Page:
20. 20. Not an ESB…per-se… • An integration library • • • Routing (content-based, dynamic, rules-engine…) Mediation (xformations, protocols, wire transports…) DSL • Can build an ESB (real ESB.. Not just box in the middle) • Many options based on Camel! • • • • 20 Fuse ESB / JBoss Fuse Apache ServiceMix (Karaf + Camel) Talend, wso2, others… Not tied to vendor lock-in and commercial licenses!
    21. 21. Very popular • Used at top companies in finance, shipping, retail/e-retail, health care, airline reservations, etc • E*Trade: • • Sabre: 21 CERN:
    22. 22. Open source • • • Apache Software Foundation ASL v 2.0 Licensed Vibrant community • • 22 Jira, mailing list, github Lots of contributions! Check out the components!
    23. 23. Quick Example 23 23
    24. 24. Quick Example File System 24 Message Oriented Middleware
    25. 25. Quick Example From A 25 Filter message Send to B
    26. 26. Quick Example from(A) 26 filter(predicate) to(B)
    27. 27. Quick Example from(A) 27 .filter(isWidget) .to(B)
    28. 28. Quick Example isWidget = xpath(“/quote/product = ‘widget’”); from(A) .filter(isWidget). to(B) 28
    29. 29. Using Camel 29 29
    30. 30. Pipes and Filters • Step by Step – “Processors” in Camel terminology • Complex processing – “Routes” • Flexible • Testing • Reuse 30
    31. 31. Camel Routes • Defined in Java, XML, Scala, Groovy • Step by step processing of a message: • Consumer – Listen for incoming message • Zero or more “filters” or Processors • Producer – Send outgoing message • Number of processing filters, or “Processors” in Camel-speak • EIPs • Tranform, redirect, enrich 31
    32. 32. Domain Specific Language • Domain specific (integration) • Used to build and describe Camel Routes • Embedded within a general programming language • Java, Spring XML, Scala, Groovy • Take advantage of existing tools • Fluent builders (builder pattern…) • 32 from(“..”).enrich(“…”).filter(“..”).to(“…”);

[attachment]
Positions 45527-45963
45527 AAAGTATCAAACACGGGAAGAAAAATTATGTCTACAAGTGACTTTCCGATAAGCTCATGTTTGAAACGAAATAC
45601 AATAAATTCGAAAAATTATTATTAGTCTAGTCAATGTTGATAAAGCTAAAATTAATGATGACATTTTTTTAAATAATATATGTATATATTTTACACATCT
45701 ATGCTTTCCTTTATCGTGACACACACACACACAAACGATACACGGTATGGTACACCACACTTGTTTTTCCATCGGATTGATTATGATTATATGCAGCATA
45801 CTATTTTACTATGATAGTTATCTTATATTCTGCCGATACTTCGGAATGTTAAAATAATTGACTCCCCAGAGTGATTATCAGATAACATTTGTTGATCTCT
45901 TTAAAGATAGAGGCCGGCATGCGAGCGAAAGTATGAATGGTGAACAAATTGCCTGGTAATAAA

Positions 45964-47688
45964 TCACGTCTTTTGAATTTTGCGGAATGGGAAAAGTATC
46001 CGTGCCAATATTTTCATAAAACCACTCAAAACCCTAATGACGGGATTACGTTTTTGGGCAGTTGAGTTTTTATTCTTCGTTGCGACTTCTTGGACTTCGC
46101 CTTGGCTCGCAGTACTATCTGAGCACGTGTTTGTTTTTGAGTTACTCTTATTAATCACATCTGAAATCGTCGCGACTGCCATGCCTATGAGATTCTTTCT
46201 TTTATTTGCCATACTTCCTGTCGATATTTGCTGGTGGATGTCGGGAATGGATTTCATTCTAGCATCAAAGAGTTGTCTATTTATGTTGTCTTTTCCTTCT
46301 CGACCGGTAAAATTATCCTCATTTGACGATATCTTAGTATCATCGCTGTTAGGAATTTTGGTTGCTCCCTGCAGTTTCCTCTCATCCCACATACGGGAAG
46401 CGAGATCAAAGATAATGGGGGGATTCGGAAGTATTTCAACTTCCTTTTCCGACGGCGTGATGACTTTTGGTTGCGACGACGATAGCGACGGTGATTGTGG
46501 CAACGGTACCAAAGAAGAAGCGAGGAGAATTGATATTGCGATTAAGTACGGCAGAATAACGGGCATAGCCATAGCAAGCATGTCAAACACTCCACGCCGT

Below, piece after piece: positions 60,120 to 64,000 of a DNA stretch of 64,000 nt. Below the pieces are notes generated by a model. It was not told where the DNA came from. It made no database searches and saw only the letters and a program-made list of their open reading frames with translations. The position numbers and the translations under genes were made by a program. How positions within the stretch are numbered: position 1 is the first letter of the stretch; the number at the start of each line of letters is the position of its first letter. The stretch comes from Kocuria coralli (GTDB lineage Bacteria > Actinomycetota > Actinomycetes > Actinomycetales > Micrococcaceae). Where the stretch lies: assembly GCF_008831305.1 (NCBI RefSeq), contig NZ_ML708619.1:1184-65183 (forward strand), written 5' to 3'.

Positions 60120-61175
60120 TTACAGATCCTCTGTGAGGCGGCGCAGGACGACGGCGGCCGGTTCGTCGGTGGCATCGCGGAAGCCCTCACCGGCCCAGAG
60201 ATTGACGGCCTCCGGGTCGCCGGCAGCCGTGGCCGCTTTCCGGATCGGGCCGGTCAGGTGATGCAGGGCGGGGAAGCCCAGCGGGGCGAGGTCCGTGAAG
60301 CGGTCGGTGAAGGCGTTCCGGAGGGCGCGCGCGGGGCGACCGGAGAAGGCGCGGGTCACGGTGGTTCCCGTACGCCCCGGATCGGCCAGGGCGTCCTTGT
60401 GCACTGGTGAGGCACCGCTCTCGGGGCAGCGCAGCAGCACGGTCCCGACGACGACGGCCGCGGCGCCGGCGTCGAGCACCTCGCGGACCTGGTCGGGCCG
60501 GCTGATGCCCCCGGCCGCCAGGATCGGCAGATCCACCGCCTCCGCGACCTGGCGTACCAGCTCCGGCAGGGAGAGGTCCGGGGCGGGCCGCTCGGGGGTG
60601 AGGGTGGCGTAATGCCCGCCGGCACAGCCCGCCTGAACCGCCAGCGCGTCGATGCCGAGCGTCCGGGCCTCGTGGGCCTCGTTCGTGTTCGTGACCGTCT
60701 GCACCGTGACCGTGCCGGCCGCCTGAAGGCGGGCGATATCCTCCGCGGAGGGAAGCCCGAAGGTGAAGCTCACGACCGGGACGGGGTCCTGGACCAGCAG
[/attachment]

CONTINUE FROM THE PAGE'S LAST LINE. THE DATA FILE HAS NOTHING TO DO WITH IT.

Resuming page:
33. 33. Java DSL public class OrderProcessorRouteBuilder extends RouteBuilder { @Override public void configure() throws Exception { } } from(“activemq:orders”) .choice() .when(header(“customer-rating”).isEqualTo(“gold”)) .to(“ibmmq:topic:specialCustomer”) .otherwise() .to(“ftp://user@host/orders/regularCustomers”) .end() .log(“received new order ${body.orderId}”) .to(“ibatis:storeOrder?statementType=Insert”); 33
    34. 34. Spring XML DSL <route id=“processOrders”> <from uri=“activemq:orders”/> <choice> <when> <simple>${header.customer-rating} == ‘gold’</simple> <to uri=“ibmmq:topic:specialCustomer”> </when> <otherwise> <to uri=“ftp://user@host/orders/regularCustomers” /> </otherwise> </choice> <log message=“received new order ${body.orderId}”/> <to uri=“ibatis:storeOrder?statementType=Insert”/> </route> 34